This particular novel was another one of my new library finds, picked up somewhat on a whim. I was digging through the audio book section, looking for new authors to listen to on my way to work and stumbled across The Book of Strange New Things, a gem by dutch author Michel Faber.
Here’s the Excerpt:
It begins with Peter, a devoted man of faith, as he is called to the mission of a lifetime, one that takes him galaxies away from his wife, Bea. Peter becomes immersed in the mysteries of an astonishing new environment, overseen by an enigmatic corporation known only as USIC. His work introduces him to a seemingly friendly native population struggling with a dangerous illness and hungry for Peter’s teachings—his Bible is their “book of strange new things.” But Peter is rattled when Bea’s letters from home become increasingly desperate: typhoons and earthquakes are devastating whole countries, and governments are crumbling. Bea’s faith, once the guiding light of their lives, begins to falter.
Suddenly, a separation measured by an otherworldly distance, and defined both by one newly discovered world and another in a state of collapse, is threatened by an ever-widening gulf that is much less quantifiable. While Peter is reconciling the needs of his congregation with the desires of his strange employer, Bea is struggling for survival. Their trials lay bare a profound meditation on faith, love tested beyond endurance, and our responsibility to those closest to us.
This book was a piece of artwork, a careful mix of science fiction, religion, horror, and romance. The author skillfully weaves the tale of a husband and wife separated not only by the vacuum of space, but also by their drastically differing emotional experiences- a missionary on a wonderful new planet surrounded by an eager flock and a lonely nurse struggling to survive without her husband in a dangerous world on the brink of destruction.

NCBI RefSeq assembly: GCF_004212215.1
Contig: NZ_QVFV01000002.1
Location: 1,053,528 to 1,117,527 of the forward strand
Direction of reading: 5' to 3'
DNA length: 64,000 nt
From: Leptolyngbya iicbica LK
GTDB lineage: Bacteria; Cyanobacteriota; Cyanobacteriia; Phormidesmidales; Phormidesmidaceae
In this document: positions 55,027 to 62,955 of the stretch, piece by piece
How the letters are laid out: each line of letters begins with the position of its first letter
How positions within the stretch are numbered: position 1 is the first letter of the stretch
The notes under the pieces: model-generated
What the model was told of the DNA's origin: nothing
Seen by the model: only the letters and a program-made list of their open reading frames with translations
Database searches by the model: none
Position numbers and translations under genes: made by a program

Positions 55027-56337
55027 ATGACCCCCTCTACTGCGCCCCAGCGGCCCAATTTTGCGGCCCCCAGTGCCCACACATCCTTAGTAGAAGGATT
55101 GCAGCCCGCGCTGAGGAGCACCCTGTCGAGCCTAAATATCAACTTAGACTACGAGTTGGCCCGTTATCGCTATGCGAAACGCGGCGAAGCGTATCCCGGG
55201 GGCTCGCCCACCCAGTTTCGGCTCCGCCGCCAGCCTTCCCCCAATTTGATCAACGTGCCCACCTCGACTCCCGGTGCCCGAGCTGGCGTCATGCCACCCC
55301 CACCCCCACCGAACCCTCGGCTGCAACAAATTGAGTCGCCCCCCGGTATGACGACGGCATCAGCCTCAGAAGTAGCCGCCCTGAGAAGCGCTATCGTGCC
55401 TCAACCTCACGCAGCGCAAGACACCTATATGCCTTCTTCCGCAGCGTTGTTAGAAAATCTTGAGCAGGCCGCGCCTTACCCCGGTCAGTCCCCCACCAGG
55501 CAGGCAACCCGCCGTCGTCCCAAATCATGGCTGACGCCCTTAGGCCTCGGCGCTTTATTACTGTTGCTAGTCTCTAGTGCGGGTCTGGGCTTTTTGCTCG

The character development was spectacular. Peter, a Christian missionary with a dark past, is honestly portrayed as a man of deep faith, but still human and fallible. This is seen time and time again through his bumbling interactions with his wife, a strong woman obviously struggling to find her way through a drastically changing world on her own. The character interactions are utterly real and believable throughout the book, not only between Peter and his wife, but also with the other flawed inhabitants of the USIC base.
One of the USIC personnel members you meet in the book is Alex, a female pharmacist who also acts as Peter’s guide to his new home. There are several scenes involving her interactions with the natives, dispensing medicine and attempting to explain proper usage and warnings despite the language barrier. I’ve been in exactly her place, during a mission trip to Honduras while I was still in school. Faber does an exceptional job portraying the problems of miscommunication and awkwardness that can ensue during such interactions. It was perfect.
Beyond the characters, Faber paints a vivid picture of the new planet, Oasis, and its unique inhabitants, bringing them to life. You are right there on the planet with the main character. Meanwhile, the use of written letters between husband and wife also gives an interesting singular point of view of the destruction happening on Earth throughout the story, giving just enough information to begin understanding the horrors taking place while leaving plenty to the imagination.
Now, despite the deeply religious overtones of this book, it is still very gritty. As a warning, there are multiple scenes with either explicit or assumed sexual interactions and frequent mentions of drug use as well as child abuse. Death and destruction are mentioned throughout the book despite the main character’s mostly non-violent nature.
Overall I loved this book. You fall in love with the characters and really hope to see everything turn out all right for them in the end. I give this book five our of five stars!